BBC News responsive redesign

Duncan Stephen
Wednesday 27 May 2015

BBC News switches PC users to responsive site

Since the last newsletter, BBC News closed down its old desktop website design and switched all users to the responsive design that was already being displayed to mobile visitors.

As is customary for a BBC News redesign, and indeed any major website redesign, the change divided opinion. Many users are understandably unsettled by the change. However, the reduced costs of responsive design amid the requirement to support an ever-growing variety of devices makes it the only viable decision.

All change again for the BBC News website

New media veteran Martin Belam has seen many a ‘big bang’ relaunch from the inside. He has a checklist of common remarks that users make in the midst of a redesign:

Having gone through several big redesigns at the BBC, Guardian and the Mirror over the years I have a mental checklist of the feedback I’m expecting to get each time: “If it ain’t broke don’t fix it”, “It looks like something Fisher-Price built”, “Did you let the work experience kid design this”.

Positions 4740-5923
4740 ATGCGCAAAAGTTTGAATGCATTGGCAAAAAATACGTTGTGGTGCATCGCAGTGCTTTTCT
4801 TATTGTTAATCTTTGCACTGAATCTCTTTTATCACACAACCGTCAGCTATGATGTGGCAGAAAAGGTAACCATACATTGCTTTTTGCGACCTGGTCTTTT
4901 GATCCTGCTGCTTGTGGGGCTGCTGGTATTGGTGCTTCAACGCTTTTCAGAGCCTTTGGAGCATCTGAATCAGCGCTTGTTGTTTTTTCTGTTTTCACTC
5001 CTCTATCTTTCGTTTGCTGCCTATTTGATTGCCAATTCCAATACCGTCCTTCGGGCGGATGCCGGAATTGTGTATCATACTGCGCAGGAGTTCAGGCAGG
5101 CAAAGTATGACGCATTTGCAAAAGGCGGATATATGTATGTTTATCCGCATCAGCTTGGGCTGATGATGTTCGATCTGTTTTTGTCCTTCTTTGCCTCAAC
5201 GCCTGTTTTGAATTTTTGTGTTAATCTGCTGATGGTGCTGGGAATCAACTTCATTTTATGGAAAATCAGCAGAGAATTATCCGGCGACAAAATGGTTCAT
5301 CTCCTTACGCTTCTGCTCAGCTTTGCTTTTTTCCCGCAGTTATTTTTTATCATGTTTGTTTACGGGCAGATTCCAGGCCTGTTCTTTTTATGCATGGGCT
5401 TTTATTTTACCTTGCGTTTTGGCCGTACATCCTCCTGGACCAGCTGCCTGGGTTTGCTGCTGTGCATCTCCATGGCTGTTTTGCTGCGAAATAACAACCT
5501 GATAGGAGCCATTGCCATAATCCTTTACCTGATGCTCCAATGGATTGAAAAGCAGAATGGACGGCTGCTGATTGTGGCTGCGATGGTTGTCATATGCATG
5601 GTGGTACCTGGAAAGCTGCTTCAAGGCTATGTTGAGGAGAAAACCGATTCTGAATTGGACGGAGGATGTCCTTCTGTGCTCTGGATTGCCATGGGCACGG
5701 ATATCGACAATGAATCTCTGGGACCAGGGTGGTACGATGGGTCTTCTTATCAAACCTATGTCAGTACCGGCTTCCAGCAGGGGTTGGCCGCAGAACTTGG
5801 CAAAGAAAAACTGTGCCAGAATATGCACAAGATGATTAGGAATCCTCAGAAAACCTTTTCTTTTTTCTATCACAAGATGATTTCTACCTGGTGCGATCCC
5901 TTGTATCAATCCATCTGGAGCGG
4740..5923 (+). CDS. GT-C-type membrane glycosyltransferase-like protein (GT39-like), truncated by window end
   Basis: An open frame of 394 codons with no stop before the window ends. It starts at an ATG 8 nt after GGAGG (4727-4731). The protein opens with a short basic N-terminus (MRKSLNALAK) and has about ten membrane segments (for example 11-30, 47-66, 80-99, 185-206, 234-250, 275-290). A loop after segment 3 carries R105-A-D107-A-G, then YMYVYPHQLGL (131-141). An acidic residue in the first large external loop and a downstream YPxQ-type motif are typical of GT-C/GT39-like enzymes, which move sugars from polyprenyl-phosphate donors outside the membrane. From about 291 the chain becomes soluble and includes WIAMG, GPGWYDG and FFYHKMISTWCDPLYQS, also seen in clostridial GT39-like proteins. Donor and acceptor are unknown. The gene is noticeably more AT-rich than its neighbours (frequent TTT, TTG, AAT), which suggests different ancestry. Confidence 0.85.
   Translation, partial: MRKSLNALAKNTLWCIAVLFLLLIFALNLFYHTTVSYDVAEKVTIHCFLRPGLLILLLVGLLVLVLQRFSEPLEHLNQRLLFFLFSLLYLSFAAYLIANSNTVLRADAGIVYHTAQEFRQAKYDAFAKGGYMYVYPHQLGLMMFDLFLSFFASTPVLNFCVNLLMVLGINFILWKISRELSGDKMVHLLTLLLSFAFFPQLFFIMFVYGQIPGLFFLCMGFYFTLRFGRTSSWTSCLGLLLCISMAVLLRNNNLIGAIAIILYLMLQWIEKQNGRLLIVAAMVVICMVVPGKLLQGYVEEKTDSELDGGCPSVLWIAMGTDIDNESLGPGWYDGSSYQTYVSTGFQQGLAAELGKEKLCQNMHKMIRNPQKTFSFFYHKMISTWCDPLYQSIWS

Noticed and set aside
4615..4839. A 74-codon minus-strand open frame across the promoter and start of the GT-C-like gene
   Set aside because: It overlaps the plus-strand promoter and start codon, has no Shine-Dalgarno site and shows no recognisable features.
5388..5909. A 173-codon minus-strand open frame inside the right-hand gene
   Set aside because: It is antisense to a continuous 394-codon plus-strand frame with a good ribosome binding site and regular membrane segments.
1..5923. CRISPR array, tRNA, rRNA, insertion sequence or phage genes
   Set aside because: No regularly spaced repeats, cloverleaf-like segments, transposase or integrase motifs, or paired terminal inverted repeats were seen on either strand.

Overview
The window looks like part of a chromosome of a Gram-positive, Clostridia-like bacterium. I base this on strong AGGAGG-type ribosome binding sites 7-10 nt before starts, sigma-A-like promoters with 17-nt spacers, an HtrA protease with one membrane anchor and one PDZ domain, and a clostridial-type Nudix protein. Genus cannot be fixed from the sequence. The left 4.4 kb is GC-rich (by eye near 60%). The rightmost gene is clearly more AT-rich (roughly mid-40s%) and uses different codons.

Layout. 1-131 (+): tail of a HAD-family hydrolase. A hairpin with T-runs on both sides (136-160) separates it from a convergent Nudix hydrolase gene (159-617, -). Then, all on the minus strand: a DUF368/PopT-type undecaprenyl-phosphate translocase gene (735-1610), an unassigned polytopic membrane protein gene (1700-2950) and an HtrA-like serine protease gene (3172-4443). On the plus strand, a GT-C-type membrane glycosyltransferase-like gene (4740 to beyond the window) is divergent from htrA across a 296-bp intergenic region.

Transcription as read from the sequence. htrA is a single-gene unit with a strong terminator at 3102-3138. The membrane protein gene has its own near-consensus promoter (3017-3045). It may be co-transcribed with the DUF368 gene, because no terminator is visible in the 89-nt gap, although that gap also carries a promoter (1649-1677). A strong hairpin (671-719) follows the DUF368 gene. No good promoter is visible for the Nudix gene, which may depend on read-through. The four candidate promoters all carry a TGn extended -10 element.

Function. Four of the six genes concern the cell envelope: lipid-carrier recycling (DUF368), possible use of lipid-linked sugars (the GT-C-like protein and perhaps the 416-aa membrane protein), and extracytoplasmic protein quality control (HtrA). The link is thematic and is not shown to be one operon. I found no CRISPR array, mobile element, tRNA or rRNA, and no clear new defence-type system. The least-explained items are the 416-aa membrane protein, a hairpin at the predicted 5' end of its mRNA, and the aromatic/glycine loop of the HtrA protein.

I can confirm that the digital communications team has received these very comments while we gathered feedback on the new design. This is exactly why we ask not for feedback on visual design, as we are more concerned about usability and functionality issues.

Very vocal criticism online often reflects a real hardcore minority view though.

A site will judge whether a redesign has been a success on metrics like speed, availability, cost of maintaining code, ease of making changes and of course audience growth. Those things won’t always be apparent to the general user.

In 2008 Martin Belam analysed feedback on a BBC News website redesign and found the same comments cropping up.

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One reply to "BBC News responsive redesign"

  • Scott
    Friday 19 June 2015, 12.00pm

    Two points: 1) It is felt by some, myself included, that the new look BBC news website favours world viewers with its simple image driven look. So whilst there might be growth in traffic, it is by non licence fee paying users. I like the BBC World Service and used it for decades whilst abroad, however UK licence fee payers deserve a service for them with the needs of non-licence fee paying users being secondary. 2) regarding the point that criticism is by a vocal minority, look at how difficult it is/was for users to raise their criticism - you had to delve in the depths of the websites basement to find the blogs to raise criticism, and then those blogs would be closed and a new one raised. Unless you were determined you would not get your criticism to the bbc! In conclusion, if for UK BBC news website users there had been a "select the old or new site" button, then it would have been interesting to see who, like me tried the new site then reverted back to the old site, until being forced back to the new site.


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